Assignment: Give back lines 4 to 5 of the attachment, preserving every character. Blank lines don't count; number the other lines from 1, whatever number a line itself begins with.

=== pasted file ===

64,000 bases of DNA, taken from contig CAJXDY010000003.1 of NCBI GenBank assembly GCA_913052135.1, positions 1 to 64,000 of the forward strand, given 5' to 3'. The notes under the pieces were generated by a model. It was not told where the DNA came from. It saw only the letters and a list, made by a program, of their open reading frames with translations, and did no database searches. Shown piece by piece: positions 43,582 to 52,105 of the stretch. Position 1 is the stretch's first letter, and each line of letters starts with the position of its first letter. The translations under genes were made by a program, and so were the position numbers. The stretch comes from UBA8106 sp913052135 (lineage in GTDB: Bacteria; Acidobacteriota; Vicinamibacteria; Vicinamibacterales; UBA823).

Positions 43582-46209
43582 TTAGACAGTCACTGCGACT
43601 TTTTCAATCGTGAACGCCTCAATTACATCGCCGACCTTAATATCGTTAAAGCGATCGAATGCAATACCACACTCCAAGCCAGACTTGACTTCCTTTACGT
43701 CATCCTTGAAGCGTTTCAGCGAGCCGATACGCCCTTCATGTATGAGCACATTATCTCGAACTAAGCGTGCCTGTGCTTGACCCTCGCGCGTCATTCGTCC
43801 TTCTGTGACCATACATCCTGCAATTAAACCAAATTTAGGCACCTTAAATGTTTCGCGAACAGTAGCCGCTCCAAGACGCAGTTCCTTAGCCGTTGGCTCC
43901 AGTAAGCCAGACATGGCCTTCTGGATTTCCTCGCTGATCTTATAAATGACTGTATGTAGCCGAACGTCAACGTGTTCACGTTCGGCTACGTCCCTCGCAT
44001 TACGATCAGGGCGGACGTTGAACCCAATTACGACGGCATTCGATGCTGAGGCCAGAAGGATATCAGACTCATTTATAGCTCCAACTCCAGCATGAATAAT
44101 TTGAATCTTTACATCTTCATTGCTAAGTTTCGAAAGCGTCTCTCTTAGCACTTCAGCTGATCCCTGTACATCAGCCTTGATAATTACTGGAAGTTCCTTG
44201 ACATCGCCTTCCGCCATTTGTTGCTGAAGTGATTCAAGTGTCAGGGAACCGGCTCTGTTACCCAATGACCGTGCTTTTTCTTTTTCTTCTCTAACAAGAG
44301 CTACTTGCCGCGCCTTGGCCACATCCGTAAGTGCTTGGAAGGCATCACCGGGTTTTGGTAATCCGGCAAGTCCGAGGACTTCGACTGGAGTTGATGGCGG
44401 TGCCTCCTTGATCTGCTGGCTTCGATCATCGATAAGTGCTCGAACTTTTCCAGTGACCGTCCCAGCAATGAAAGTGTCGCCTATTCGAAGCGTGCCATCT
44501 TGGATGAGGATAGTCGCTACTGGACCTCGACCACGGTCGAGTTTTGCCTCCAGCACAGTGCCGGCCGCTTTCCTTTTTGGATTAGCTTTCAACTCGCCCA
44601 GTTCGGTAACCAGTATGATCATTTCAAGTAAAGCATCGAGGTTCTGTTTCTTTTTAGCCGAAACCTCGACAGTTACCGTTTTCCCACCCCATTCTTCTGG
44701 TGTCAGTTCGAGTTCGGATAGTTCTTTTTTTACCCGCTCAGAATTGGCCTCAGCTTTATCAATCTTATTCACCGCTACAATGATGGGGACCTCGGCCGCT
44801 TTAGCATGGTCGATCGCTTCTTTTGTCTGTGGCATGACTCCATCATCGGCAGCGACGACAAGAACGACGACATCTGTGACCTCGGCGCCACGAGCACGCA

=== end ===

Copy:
43601 TTTTCAATCGTGAACGCCTCAATTACATCGCCGACCTTAATATCGTTAAAGCGATCGAATGCAATACCACACTCCAAGCCAGACTTGACTTCCTTTACGT
43701 CATCCTTGAAGCGTTTCAGCGAGCCGATACGCCCTTCATGTATGAGCACATTATCTCGAACTAAGCGTGCCTGTGCTTGACCCTCGCGCGTCATTCGTCC